More recent studies of Gnosticism have debated whether they saw matter as totally bad; and Christianity of the more orthodox varieties, as noted, has not unambiguously seen it as totally good, so there is nuance and room for debate on the issue.  I don’t want to focus there, anyway, since that would be beyond my depth.  I also don’t want to argue about matter per se–how is iron or an electron or electricity “evil”?  What I want to look at is more conceptual and theological.

First, our bodies are material, and like all material things, subject to dissolution.  That is, we are mortal–eventually we die.  Generally, humans don’t view this as a positive state of affairs, so matter is “bad” for us in terms of making us mortal.  Matter is also limited, by definition.  As I’ve discussed before, our minds are impeded and hampered by the limitations of our body and the material world.  Our souls are of course also finite–the only infinite spirit is God–but that is a different kind of limitation from that of embodiment. These two things, though are not necessarily evil.  After all, any kind of creation implies limitations.  God only is infinite–anything He creates is perforce limited and finite.  Limitation implies “evil”–or perhaps better, “imperfection”–by its very nature.  In the language of Thomism, all created beings have privations–that is, “lacks”.  Privation is an “evil” in the sense of a lack of perfection, or in an abstract ontological way, but not “evil” in the usual sense of how we use that word.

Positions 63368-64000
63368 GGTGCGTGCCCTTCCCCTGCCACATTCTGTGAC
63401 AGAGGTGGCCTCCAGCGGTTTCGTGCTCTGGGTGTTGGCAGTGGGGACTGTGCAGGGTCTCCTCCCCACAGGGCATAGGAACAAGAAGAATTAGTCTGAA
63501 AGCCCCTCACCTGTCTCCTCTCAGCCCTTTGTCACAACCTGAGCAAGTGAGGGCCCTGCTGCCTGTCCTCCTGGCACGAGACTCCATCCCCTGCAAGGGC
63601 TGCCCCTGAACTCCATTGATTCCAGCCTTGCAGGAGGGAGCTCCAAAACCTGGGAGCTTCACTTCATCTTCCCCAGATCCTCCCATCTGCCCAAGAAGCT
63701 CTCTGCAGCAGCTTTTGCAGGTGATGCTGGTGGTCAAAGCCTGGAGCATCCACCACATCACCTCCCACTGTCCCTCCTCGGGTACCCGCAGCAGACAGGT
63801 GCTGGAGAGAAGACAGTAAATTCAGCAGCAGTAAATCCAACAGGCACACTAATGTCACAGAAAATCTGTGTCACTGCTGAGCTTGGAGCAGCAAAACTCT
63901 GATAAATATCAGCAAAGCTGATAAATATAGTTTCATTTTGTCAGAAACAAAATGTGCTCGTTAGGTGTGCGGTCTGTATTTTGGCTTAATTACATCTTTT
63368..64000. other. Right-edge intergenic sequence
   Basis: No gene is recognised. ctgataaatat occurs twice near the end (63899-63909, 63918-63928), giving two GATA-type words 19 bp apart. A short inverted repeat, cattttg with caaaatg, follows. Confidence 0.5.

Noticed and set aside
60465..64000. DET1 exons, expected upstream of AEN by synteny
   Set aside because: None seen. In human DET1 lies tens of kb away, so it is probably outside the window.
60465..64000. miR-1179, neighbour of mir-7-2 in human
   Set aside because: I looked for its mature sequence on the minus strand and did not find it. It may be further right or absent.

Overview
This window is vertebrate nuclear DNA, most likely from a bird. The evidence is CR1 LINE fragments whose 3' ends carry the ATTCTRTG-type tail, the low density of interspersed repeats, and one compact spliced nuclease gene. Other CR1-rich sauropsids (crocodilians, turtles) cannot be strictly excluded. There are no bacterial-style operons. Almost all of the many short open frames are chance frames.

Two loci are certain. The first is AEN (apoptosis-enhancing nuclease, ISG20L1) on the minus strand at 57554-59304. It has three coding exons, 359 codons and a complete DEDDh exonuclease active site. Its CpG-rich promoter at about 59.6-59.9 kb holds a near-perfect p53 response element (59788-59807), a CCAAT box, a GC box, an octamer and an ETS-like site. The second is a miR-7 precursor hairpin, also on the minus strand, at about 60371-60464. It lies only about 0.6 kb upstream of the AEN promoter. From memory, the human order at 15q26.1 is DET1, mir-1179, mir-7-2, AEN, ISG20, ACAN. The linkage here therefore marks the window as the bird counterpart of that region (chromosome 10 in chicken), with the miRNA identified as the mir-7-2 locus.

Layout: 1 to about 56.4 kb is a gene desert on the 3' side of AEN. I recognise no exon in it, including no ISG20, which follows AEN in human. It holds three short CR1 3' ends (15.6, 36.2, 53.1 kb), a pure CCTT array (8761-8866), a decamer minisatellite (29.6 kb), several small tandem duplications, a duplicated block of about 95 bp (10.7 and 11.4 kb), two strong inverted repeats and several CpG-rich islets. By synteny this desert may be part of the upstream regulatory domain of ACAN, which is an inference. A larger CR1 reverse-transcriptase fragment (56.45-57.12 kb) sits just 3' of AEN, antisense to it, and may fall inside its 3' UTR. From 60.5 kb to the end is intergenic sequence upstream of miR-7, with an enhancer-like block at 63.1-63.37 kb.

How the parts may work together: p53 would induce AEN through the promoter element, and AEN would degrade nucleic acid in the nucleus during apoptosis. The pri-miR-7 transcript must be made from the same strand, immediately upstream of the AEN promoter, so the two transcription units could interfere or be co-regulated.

Thus, death per se is a limitation, but not necessarily an evil (as discussed here, Tolkien thought our attitude towards death, not death itself, was the problem). Likewise, the limitations of our material bodies may be irksome, but they are not necessarily evil.  Once more, it may be more a matter of our attitudes than of ontology.

The place at which the issue become interesting is in the origin of the material cosmos.  The traditional Christian view is that the universe was fully good, to the greatest extent possible for a created, finite entity, in its original state as created by God.  This is what I take issue with.  As I’ve discussed at greater length in the past, there’s no way, in my view, to avoid admitting that evil in massively large quantities has existed in the material cosmos long before mankind came on the scene; and that such evil seems to be integral to the cosmos itself.  I won’t rehash those arguments; suffice it to say that it seems beyond belief to say that a world containing animals that kill each other in nasty ways, natural disasters, diseases that target humans and animals specifically in interesting and nasty ways, cancer, and other such things is somehow “very good”.  It’s untenable to argue that such things are the result of the Fall; but then, they would seem to indicate a rather sadistic God as their creator.